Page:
Middleby (Nasdaq:MIDD) is a pretty remarkable company (and stock) by most standards. Blending internal product development with a steady stream of acquisitions, the company has built itself into a major restaurant equipment player. Along the way, revenue has grown at an average rate of nearly 16% over the past decade, while the stock is up more than 18,000% from 1992. This is not a cheap stock, though, and investors may have reason to ask whether this latest deal doesn't carry more risk than past tuck-ins.

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Viking the Latest Collection
Most of Middleby's deals have been for companies that the average investor has never heard of, at least not unless they have a lot of experience or knowledge in the food service industry. Monday's deal for Viking Range is different, though, as Viking is pretty well known as a provider of high-end residential cooking equipment and kitchen appliances.

Middleby is paying $380 million in cash for Viking, and funding the deal with debt. For that $380 million, Middleby is buying a business with about $200 million in revenue and EBITDA margins in the low teens (10 to 12% according to management). As it stands, paying almost two times revenue is a bit steep for this industry, to say nothing of about 17 times EBITDA.

To be fair, Viking has been hammered by the recession and the housing bubble. Consumers are no longer paying top dollar to renovate kitchens, and taking out a personal or home equity loan to fund such improvements has been a lot more challenging (and expensive). To that end, it's worth noting that Viking's revenue has dropped about half from its peak, while EBITDA margins have fallen by about a third.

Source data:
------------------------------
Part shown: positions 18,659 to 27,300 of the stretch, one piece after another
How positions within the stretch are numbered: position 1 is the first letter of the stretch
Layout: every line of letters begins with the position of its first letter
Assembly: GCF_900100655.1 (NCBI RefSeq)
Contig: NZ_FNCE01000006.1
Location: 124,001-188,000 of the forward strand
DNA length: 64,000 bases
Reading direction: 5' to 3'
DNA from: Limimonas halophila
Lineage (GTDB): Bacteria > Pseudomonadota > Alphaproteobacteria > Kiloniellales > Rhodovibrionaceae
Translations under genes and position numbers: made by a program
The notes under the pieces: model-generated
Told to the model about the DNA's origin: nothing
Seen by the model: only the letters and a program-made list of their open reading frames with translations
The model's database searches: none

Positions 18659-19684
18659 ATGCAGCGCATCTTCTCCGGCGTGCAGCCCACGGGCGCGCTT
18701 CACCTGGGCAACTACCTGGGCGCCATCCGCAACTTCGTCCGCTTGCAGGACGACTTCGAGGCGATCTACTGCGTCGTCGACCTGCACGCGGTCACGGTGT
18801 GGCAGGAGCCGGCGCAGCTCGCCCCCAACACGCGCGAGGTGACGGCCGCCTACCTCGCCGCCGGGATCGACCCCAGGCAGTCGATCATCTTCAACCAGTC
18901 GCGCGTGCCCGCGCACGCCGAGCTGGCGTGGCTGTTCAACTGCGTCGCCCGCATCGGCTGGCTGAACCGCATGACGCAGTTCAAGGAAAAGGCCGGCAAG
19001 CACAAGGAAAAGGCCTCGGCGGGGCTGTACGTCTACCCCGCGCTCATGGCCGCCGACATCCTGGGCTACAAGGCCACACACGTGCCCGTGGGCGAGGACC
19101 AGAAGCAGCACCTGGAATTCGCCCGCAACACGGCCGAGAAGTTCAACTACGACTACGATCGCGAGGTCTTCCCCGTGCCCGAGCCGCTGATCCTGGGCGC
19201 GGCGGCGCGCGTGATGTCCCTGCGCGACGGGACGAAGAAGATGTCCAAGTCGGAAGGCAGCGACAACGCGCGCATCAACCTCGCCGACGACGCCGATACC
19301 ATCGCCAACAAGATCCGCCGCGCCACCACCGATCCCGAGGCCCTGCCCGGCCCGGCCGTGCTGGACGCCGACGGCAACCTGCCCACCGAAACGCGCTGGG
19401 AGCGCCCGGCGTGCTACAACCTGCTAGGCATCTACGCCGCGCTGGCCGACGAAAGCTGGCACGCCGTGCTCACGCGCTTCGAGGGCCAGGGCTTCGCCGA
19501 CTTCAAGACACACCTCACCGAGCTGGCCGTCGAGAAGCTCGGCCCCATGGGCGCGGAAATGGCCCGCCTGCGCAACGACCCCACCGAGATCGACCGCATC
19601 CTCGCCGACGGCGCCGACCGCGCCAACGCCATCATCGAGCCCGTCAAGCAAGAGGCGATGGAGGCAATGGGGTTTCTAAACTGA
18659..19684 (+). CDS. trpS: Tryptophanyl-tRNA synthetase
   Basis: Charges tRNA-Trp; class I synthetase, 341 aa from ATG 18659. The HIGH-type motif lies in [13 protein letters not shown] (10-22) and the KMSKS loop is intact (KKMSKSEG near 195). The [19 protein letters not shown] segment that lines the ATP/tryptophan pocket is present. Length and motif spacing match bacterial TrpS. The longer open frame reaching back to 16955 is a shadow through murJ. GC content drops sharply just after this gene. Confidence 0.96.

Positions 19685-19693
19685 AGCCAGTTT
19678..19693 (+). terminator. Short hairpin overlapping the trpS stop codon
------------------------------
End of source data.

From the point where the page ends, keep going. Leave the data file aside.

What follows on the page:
SEE: Analyzing An Acquisition Announcement

A Risky Move for Middleby?
While the cooking nerd in me is a fan of Viking's products, I'm not such a fan of this deal for Middleby. Middleby has done very well competing against the likes of Illinois Tool Works (NYSE:ITW), Manitowoc (NYSE:MTW), Dover (NYSE:DOV) and Standex (NYSE:SXI) in the commercial food service market, but the residential market (particularly the high-end segment) is a very different kettle of fish. Suffice it to say, customers have different expectations when they pay $3,000 to $8,000 for a Viking range, as opposed to $500 at Home Depot (NYSE:HD) for a run-of-the-mill model, and any marketing or product performance missteps will be punished harshly.

In its presentation for the deal, Middleby management talked about the potential of using Viking's brand and products as a means of introducing multiple Middleby technologies (like speed cooking, induction and truvection) into the consumer market. Fair enough; I think there's certainly ample opportunity to introduce more advanced cooking technologies to the home kitchen (particularly sous vide). At the same time, this is an intensely competitive market (just ask General Electric (NYSE:GE) or Electrolux (OTC:ELUXY, OTC:ELUXF)) and the market dynamics (what motivates a sale, for instance) are different.

That said, I do believe there is a potential to reap some synergies from de-duplicating management overhead and bringing Viking into Middleby's supply chain. What's more, buying Viking after the recession-related crushing may in fact be de-risking the deal substantially. Still, with this deal representing about 15% of Middleby's market cap and 20% of its revenue, I would not just wave away the potential risks of Middleby taking a sizable step outside of its comfort zone (and its established zone of competence).

SEE: Biggest Merger and Acquisition Disasters

The Bottom Line
Middleby remains a stock that I love from a distance. Even though I'm willing to project nearly 10% long-term revenue growth and steady (albeit not spectacular) free cash flow (FCF) margin improvements to and through the mid-teens, the resulting implied FCF growth of 10 to 12% doesn't quite cut it. While Middleby would be worth something close to $140 a share without its debt, that debt pushes the fair value down by more than $25 a share.

While Middleby is a fixture on my watch list and a good stock to consider on a pullback, the shares seem too expensive to me today, particularly with what I now believe is a higher risk profile to the story.

At the time of writing, Stephen D. Simpson did not own any shares in any company mentioned in this article.

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